Those Zen moments

16. Juli 2011 § Hinterlasse einen Kommentar

I’ve arrived in Split with a bit of a split identity. Coast or inland, that is the question that keeps bugging me.  I followed the coast road for two episodes of heat, dust and noise as well as the collected touristic furor of half of Europe from Sweden through Poland to (let’s not forget them) locals who file across the road for a day’s outing on the beach. Some of them are on their way as early as half past seven to beat the heat, crossing the Jadranska magistrala carefully with their pink air mattresses and inflated rubber pets.

It’s not what I’ve been looking for on this trip, masses basking on the sea shore and shopping for trinkets in the narrow streets of medieval towns. They shouldn’t have come as a surprise to me, though, just like the heat. Hey, stupid, I mean, what do you expect?

I withdraw nilly-willy into the hilly back country like a silly Billy, confronting dirt tracks and pot-holes. And more heat. I think I’m being clever by choosing a route, between Sibenik and Split, that follows a train track loyally, believing that train lines are never constructed with steep inclines, and so the gradients would be bearable for me too. That turns out to be mostly true, except for the last bit, when after a long run downhill, I find myself in a closed-in valley, without a river running to the sea. I have to climb another 300 metres or so, while the train line clings firmly to the shoulder of the mountain above me.

Then a miracle happens: The first clouds in 14 days form above me and my bike. I wait diligently for ten minutes until the shadow of one of them has reached my hill, and proceed upward almost joyfully. And the bends on the long way down to the coast are just mind-blowing. A true civil engineering triumph for spreading the difference in altitude over so many kilometres!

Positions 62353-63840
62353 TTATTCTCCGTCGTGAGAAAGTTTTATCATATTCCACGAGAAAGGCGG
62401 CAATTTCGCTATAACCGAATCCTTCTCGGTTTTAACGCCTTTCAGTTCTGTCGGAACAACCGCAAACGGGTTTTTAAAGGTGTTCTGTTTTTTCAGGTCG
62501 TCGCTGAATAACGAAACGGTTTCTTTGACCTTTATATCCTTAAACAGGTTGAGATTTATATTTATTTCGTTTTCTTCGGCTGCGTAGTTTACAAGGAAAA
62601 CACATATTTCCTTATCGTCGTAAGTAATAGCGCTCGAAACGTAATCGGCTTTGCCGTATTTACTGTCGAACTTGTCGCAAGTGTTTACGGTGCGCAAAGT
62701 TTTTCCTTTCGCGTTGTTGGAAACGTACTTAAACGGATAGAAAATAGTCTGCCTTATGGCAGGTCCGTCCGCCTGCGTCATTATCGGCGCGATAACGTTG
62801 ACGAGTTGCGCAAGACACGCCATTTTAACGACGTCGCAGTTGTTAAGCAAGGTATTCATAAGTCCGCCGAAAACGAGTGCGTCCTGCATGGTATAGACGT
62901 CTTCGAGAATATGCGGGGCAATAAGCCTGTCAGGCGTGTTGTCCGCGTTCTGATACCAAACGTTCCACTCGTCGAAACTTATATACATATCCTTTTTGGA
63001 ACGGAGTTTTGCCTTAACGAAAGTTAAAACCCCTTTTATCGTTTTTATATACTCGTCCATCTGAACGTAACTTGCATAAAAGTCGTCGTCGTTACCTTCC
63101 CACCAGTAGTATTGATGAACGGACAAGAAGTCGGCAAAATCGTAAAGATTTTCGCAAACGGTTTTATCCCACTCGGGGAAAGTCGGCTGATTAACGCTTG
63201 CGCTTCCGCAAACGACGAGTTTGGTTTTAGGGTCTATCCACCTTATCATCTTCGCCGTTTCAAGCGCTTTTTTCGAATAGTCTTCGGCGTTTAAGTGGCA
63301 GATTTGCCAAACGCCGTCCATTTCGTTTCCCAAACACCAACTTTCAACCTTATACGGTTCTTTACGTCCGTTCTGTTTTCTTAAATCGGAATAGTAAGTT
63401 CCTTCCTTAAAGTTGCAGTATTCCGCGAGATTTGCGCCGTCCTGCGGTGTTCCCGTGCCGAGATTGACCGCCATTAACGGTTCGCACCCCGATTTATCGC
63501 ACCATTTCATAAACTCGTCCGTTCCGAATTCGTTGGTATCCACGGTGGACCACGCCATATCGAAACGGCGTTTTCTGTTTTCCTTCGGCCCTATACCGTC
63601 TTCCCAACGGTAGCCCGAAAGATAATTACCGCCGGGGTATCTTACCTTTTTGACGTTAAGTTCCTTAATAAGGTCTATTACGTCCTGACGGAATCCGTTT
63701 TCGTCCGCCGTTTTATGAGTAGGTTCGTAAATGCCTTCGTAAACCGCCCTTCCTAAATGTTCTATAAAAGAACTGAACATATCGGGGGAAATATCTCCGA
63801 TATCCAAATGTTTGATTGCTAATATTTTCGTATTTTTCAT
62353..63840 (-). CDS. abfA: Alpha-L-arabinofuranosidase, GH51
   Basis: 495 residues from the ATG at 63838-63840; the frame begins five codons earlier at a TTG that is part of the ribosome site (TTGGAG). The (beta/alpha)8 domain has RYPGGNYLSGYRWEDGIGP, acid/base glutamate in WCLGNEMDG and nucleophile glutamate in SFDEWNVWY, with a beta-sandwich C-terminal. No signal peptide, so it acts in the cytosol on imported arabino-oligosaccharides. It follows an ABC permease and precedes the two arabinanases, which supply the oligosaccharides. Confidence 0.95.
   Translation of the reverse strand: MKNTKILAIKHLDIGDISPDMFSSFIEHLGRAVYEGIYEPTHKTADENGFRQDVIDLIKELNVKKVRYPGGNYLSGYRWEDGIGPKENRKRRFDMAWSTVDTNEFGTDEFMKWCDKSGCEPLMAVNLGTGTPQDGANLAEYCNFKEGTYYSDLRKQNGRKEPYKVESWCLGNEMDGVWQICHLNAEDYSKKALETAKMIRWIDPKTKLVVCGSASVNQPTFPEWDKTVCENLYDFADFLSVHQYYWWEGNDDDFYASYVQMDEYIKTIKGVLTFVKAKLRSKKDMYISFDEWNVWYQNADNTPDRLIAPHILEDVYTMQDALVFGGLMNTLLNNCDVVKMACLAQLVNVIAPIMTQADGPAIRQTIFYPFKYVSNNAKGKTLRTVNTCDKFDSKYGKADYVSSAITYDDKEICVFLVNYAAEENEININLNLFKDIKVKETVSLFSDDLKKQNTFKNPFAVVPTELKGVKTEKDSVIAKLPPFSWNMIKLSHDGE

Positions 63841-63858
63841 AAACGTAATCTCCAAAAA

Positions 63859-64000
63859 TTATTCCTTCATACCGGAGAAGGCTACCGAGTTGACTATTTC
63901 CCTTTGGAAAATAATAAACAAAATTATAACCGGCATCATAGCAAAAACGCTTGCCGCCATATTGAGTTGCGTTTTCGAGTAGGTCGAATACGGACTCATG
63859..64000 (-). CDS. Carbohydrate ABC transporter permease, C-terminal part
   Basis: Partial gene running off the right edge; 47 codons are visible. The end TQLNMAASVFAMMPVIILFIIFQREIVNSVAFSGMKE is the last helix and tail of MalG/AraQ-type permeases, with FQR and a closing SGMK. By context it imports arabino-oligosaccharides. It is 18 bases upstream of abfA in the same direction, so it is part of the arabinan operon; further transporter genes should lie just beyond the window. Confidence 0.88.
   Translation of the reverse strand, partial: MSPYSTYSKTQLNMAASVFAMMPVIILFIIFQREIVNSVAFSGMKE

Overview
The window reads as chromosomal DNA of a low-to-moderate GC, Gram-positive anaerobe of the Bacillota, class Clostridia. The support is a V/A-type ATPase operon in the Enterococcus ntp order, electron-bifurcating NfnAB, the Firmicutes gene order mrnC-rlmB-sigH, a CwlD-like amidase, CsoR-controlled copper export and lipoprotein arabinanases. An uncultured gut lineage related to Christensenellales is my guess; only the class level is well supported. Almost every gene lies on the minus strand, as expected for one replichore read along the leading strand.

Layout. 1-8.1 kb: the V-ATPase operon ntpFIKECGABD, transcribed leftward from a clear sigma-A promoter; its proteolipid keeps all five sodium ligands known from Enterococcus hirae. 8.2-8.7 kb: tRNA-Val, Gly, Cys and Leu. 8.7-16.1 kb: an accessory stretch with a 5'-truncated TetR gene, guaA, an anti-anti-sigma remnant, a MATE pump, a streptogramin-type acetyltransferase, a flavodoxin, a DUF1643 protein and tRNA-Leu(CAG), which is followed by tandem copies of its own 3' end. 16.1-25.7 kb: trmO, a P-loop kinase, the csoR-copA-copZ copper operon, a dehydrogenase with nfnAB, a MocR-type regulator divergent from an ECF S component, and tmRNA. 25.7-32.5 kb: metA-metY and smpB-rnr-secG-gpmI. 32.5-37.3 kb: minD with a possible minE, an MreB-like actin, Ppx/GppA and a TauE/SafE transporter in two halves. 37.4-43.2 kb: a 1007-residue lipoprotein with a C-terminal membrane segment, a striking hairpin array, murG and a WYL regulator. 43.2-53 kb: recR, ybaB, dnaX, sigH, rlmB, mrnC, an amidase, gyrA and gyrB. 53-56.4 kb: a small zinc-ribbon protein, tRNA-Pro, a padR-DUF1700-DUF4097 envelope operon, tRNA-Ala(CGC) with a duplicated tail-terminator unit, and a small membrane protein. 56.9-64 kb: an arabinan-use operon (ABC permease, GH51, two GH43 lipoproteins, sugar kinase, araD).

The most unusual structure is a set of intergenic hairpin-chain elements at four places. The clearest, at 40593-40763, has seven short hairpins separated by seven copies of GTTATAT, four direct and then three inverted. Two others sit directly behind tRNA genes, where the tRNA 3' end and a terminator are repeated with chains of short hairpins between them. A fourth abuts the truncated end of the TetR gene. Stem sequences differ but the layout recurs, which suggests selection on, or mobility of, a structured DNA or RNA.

Having arrived on the coast, I once again feel like an alien, dust-covered, with salty bands of filtered sweat showing on my shorts, and ready for a long cold shower. But the feeling of alienation persists through the evening. Perhaps it’s also got to do with the fact that I didn’t sleep well in Vodice, in a room in the middle of a tourist quarter, where people celebrated till dawn and the mosquitoes feasted on my blood.

I think they’re right, the tourists, the local holiday-makers and the mozzies: they’d better stick to their customary revelry, it’s a safer guarantee for enjoyment than cycling in the now of this summer. But my trip does have its Zen moments, as the Irish cyclist would agree who I chatted to over breakfast one morning ages ago. Well, it was in Buzet, so it’s only five days ago. This is how this trip extends time.

That cloud that flew in to protect me from the scorching sun was just such a Zen moment.

This is the cloud that gave me another Zen moment

Kommentar verfassen

Trage deine Daten unten ein oder klicke ein Icon um dich einzuloggen:

Du kommentierst mit Deinem Abmelden /  Ändern )

Google Foto

Du kommentierst mit Deinem Google-Konto. Abmelden /  Ändern )


Du kommentierst mit Deinem Twitter-Konto. Abmelden /  Ändern )


Du kommentierst mit Deinem Facebook-Konto. Abmelden /  Ändern )

Verbinde mit %s

Was ist das?

Du liest momentan Those Zen moments auf 80languages.


%d Bloggern gefällt das: